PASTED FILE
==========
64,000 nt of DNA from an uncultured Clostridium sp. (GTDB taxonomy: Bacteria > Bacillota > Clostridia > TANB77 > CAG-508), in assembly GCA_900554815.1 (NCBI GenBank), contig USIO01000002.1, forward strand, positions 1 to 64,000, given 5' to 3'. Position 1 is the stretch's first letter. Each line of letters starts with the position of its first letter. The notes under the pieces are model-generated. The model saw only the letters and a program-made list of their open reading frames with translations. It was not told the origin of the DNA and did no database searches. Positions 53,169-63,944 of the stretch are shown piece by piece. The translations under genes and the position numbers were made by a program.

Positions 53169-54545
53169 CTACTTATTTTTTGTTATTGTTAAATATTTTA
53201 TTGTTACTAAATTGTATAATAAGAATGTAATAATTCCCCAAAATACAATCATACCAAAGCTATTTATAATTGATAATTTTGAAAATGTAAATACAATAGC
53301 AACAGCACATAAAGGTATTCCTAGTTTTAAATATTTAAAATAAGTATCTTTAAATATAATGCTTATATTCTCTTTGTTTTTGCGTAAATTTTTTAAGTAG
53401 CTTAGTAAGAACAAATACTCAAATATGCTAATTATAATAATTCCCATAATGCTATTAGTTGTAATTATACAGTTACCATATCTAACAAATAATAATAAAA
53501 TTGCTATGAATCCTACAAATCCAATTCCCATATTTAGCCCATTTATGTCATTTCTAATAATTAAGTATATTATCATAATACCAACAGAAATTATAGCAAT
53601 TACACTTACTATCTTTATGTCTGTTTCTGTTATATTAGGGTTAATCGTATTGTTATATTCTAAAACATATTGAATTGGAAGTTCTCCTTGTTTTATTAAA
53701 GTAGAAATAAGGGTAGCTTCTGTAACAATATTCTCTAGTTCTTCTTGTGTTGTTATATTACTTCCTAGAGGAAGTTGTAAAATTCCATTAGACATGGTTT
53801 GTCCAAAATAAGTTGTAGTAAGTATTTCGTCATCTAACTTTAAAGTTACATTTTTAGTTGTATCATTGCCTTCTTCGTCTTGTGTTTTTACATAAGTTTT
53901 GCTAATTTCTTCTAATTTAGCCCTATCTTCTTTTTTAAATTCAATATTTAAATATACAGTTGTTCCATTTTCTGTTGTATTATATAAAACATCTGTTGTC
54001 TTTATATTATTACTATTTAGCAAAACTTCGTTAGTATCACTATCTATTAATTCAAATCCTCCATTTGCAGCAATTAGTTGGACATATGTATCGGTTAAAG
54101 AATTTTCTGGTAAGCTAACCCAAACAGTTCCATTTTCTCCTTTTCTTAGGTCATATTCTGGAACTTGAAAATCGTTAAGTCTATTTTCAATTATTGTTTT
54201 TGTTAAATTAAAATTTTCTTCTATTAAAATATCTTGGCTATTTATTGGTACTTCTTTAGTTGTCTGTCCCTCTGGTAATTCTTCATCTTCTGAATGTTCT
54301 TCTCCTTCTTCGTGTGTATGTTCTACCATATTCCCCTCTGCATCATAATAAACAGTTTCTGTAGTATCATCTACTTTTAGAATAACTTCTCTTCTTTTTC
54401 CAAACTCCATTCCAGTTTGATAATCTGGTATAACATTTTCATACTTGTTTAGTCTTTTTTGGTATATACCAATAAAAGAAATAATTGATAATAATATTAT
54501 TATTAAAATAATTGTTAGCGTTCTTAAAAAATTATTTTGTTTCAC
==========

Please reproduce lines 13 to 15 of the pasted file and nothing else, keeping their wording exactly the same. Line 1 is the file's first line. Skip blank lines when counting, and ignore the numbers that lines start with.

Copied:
54101 AATTTTCTGGTAAGCTAACCCAAACAGTTCCATTTTCTCCTTTTCTTAGGTCATATTCTGGAACTTGAAAATCGTTAAGTCTATTTTCAATTATTGTTTT
54201 TGTTAAATTAAAATTTTCTTCTATTAAAATATCTTGGCTATTTATTGGTACTTCTTTAGTTGTCTGTCCCTCTGGTAATTCTTCATCTTCTGAATGTTCT
54301 TCTCCTTCTTCGTGTGTATGTTCTACCATATTCCCCTCTGCATCATAATAAACAGTTTCTGTAGTATCATCTACTTTTAGAATAACTTCTCTTCTTTTTC